Sep 16, 2011

FCC extends Common Alerting Protocol deadline into 2012

The Federal Communication Commission released an order today (Sept. 16) that extends the deadline for Emergency Alert System (EAS) participating stations to implement the new Common Alerting Protocol (CAP) standard. The order moves the deadline from Sept. 30 to June 30, 2012. The extension may allow the first-ever National EAS Test scheduled by the Federal Emergency Management Agency and the FCC, set for Nov. 9, to run more smoothly, notes the CommLaw Center blog of Pillsbury Winthrop Shaw Pittman.

Media including NPR, the Association of Public Television Stations and PBS joined the National Association of Broadcasters in requesting the extension, reports TV Technology.

National Book Award finalists to be revealed live on pubradio

Finalists for this year's National Book Awards will be revealed live on Oregon Public Broadcasting's Think Out Loud, from the new Literary Arts space in Portland. It's a public-radio first, said Sarah Jane Rothenfluch, the show's executive producer. Beginning at 9 a.m. local time on Oct. 12, host Dave Miller will interview past winners, finalists and judges, who will announce the finalists.

WDUQ sale finalized

Essential Public Media has completed its purchase of Pittsburgh's WDUQ/90.5 FM, reports the local Post-Gazette. The call letters will change to WESA-FM. Under the terms of the agreement, seller Duquesne University will receive $4,004,500 in cash. Essential Public Media also will provide $1 million in underwriting to the university over the next 10 years, along with $500,000 worth of internships to Duquesne students. The deal was announced in January (Current, Jan. 24).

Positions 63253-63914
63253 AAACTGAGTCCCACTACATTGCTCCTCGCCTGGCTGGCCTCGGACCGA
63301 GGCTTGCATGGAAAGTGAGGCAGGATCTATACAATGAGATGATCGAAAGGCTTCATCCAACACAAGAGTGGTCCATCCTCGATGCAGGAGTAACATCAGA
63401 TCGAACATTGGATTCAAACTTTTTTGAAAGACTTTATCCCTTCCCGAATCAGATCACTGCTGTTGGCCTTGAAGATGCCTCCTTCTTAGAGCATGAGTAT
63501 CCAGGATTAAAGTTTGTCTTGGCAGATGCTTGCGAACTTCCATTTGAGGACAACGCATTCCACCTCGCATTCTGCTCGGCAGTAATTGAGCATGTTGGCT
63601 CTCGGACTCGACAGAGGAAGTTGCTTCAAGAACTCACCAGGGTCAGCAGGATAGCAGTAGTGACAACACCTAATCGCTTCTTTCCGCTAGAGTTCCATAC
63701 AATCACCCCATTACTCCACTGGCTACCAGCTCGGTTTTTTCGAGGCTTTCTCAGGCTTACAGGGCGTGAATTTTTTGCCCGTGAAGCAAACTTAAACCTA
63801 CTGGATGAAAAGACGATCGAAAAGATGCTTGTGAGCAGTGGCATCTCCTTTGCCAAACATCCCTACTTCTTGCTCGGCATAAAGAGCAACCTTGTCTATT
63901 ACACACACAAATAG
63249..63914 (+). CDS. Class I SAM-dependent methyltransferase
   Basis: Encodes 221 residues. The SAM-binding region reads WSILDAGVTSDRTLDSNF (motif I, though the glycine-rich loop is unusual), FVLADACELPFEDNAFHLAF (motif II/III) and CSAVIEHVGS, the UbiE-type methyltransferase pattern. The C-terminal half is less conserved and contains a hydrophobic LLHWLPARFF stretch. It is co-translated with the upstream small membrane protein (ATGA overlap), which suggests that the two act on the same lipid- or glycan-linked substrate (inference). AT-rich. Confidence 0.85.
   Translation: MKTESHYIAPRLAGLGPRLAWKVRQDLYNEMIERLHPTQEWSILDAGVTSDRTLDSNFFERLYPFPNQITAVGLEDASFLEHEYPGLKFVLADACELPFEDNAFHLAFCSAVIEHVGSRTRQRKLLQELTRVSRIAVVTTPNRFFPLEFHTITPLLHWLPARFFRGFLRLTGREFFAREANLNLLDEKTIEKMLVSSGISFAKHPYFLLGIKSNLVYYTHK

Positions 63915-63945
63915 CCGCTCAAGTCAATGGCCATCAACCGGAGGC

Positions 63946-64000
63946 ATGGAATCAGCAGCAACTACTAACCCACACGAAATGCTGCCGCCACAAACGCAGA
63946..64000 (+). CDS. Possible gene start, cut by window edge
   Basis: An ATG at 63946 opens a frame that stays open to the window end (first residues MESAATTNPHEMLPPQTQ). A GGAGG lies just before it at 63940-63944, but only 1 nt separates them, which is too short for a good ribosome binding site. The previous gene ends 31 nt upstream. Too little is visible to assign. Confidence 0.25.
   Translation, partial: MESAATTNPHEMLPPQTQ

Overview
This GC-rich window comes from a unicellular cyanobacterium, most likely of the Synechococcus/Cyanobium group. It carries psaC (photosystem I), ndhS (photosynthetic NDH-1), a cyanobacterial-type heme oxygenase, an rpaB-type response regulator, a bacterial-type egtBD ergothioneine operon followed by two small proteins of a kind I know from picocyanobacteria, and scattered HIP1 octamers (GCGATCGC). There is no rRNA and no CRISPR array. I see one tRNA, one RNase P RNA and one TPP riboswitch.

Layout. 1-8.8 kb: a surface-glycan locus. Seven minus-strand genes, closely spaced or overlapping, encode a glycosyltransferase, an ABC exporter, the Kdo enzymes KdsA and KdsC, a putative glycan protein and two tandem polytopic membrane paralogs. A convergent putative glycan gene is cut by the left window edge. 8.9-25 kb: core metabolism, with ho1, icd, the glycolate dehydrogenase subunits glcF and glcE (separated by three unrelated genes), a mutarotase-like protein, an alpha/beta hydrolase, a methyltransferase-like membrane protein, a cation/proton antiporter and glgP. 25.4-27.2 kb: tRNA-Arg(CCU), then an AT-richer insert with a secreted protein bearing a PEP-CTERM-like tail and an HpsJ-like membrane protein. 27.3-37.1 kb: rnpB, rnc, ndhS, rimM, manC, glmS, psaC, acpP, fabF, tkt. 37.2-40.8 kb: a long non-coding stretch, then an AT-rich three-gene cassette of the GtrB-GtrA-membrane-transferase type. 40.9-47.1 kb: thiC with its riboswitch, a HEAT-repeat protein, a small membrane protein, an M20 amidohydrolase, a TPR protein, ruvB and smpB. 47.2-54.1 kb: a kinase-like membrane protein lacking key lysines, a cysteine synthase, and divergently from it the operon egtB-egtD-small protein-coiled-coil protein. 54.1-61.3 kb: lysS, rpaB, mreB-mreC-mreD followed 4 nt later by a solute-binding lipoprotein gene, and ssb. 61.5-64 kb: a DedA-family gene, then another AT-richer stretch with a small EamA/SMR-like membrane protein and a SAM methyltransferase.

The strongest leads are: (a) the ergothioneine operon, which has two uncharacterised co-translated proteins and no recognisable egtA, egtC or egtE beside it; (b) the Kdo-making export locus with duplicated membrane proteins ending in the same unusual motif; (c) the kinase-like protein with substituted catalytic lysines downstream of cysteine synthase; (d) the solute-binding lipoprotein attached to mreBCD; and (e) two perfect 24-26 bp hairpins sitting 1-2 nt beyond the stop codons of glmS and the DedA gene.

WNET going into international distribution business

WNET will distribute its own content internationally beginning at next month's MIPCOM program marketplace, according to entertainment news site C21. Previously, overseas distribution was handled by PBSd, a partnership between PBS and WGBH in Boston. "We thought we could do better," said Harvey Seslowsky, managing director of sales and global content distribution for WNET in New York City. "What we're trying to do is find ways to kick up our sources of revenue," and perhaps funnel those funds into new programming or expanded seasons of existing shows, he said. PBS will continue to handle domestic distribution of the station's content, while WNET will take over international sales. Seslowsky's team is still working on clearances to WNET's library but he hopes the station will have "a couple of hundred hours" to sell, such as the doc series American Masters, Nature and Great Performances.

Tom Koch, vice president of PBSd, told Current that PBSd did not handle WNET’s entire portfolio internationally. "The number of their programs represents a very tiny fraction of the PBSd international catalog," Koch said.